Something to crow about: Property sales in the Year of the Rooster set to hit record US$103b
Market observers believe momentum is likely to continue in the Year of the Dog with price increases of up to 10pc
Property sales in Hong Kong were expected to jump 44 per cent to HK$810.5 billion (US$103.6 billion) from nearly 90,000 transactions in the just concluded Year of the Rooster and the rising momentum is likely to continue in the Year of the Dog, according to bullish predictions from market observers.
As of February 12, 88,944 property transactions totalling HK$796 billion had been concluded, according to data from Ricacorp Properties released on Monday. Sales in the Year of the Monkey totalled HK$563.4 billion from 74,218 deals.
Derek Chan, head of research at Ricacorp Properties, said that as they had yet to collate data for three more days until the end of the Year of the Rooster on February 15, it was possible for the value to reach HK$810.5 billion.
“Transactions were high and stable throughout as monthly transactions exceeded 7,000 most of the time. Transaction value in the Year of the Dog could rise a further 5 to 8 per cent,” Chan said.
Because of heavy promotion by developers, sales of new flats in the Year of Rooster topped 20,292, up 12 per cent from 18,105 in the previous Year of Monkey, while deal value amounted to HK$256.9 billion, up 32 per cent.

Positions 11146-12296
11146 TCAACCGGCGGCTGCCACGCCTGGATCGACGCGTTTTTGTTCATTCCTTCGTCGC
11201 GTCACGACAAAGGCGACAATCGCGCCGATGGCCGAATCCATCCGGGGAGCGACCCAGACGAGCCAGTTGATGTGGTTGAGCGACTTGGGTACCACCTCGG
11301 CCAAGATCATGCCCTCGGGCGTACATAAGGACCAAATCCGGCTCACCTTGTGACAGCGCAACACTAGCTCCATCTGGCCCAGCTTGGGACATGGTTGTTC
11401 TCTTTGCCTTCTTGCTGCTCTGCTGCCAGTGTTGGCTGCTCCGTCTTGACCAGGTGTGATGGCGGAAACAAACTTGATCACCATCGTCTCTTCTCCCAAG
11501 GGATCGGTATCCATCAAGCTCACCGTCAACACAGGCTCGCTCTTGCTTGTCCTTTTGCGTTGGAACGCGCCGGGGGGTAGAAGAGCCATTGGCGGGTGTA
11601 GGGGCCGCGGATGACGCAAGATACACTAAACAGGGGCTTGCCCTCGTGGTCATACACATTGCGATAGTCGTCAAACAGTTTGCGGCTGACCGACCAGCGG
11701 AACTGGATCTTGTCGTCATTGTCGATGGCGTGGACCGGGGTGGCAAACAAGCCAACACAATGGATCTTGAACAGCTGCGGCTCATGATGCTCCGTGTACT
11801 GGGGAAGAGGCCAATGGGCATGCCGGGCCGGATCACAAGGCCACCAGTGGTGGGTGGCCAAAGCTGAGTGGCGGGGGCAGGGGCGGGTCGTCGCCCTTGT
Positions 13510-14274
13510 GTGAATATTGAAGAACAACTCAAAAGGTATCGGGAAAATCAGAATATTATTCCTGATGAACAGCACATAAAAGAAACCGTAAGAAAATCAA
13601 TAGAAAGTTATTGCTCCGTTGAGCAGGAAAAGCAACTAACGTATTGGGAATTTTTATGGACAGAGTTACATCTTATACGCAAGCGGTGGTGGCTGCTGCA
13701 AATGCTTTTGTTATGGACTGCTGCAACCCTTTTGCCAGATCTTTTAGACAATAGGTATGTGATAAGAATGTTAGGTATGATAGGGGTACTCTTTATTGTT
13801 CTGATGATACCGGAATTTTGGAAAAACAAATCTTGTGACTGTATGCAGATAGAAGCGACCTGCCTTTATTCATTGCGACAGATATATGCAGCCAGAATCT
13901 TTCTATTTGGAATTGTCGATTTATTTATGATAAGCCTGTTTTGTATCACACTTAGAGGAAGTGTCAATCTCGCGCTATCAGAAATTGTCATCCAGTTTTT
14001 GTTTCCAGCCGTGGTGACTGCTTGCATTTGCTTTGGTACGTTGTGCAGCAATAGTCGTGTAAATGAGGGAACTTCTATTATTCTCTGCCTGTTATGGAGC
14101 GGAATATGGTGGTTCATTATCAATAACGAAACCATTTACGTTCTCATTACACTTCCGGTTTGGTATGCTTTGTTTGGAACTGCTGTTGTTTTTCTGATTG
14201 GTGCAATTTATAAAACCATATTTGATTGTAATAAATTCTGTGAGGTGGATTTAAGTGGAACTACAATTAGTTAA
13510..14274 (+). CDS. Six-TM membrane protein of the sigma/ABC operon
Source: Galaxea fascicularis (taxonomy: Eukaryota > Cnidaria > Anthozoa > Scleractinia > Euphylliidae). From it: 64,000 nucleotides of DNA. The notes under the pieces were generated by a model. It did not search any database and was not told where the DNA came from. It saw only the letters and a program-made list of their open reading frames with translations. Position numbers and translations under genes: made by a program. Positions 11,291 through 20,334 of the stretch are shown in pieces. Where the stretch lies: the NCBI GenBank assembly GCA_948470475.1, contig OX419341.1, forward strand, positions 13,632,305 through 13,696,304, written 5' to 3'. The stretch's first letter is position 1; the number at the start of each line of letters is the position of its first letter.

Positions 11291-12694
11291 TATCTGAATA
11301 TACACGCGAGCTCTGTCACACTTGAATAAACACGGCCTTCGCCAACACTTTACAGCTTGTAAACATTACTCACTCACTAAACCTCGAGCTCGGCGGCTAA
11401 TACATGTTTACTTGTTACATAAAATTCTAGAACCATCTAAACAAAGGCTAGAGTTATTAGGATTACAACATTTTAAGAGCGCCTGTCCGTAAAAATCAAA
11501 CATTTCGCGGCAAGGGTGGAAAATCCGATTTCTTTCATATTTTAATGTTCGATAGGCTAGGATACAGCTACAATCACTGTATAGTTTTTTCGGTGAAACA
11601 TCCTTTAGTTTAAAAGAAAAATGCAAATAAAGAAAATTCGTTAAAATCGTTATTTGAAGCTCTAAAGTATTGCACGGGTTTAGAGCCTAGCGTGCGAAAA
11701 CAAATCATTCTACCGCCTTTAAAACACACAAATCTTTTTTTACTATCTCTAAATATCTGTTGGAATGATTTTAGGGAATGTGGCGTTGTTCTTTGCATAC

Transactions of used flats totalled 48,889, up 18 per cent from 41,418 in the Year of Monkey, while value amounted to HK$354 billion, up 34 per cent from HK$263.56 billion a year earlier.
Meanwhile, transactions of office and industrial buildings increased 34 per cent to 19,763 in the Year of the Rooster compared with the Year of Monkey, while deal value surged 77 per cent to HK$185 billion.
Property agents believe sales in the Year of Dog will rise even higher as factors that caused the bull run in local property market remain in place.
“The current low interest rate has encouraged investors to buy for rental income, while demand from end users also remains strong,” said Derek Lau, senior sales director at Centaline Property Agency, adding that he expects property prices in the Year of the Dog to rise by 10 per cent.
Raymond Cheng, property analyst at CIMB Securities, said that he did not foresee any potential risks in the property market.
“Three to four rises in interest rates by the US Federal Reserve all fall within market expectations. So unless there are more such rises than expected, or a turnaround in the economy, a fall in the local property market is unlikely,” Cheng said.
“Even if the economy and stock market undergo a correction, the property market takes time to reflect that.”
That said, potential buyers should still be prudent with their purchases as Financial Secretary Paul Chan Mo-po warned in January that Hong Kong’s homeowners may have a tough time keeping up with mortgage repayments this year when local banks increase their prime rates to follow interest rate moves in the US.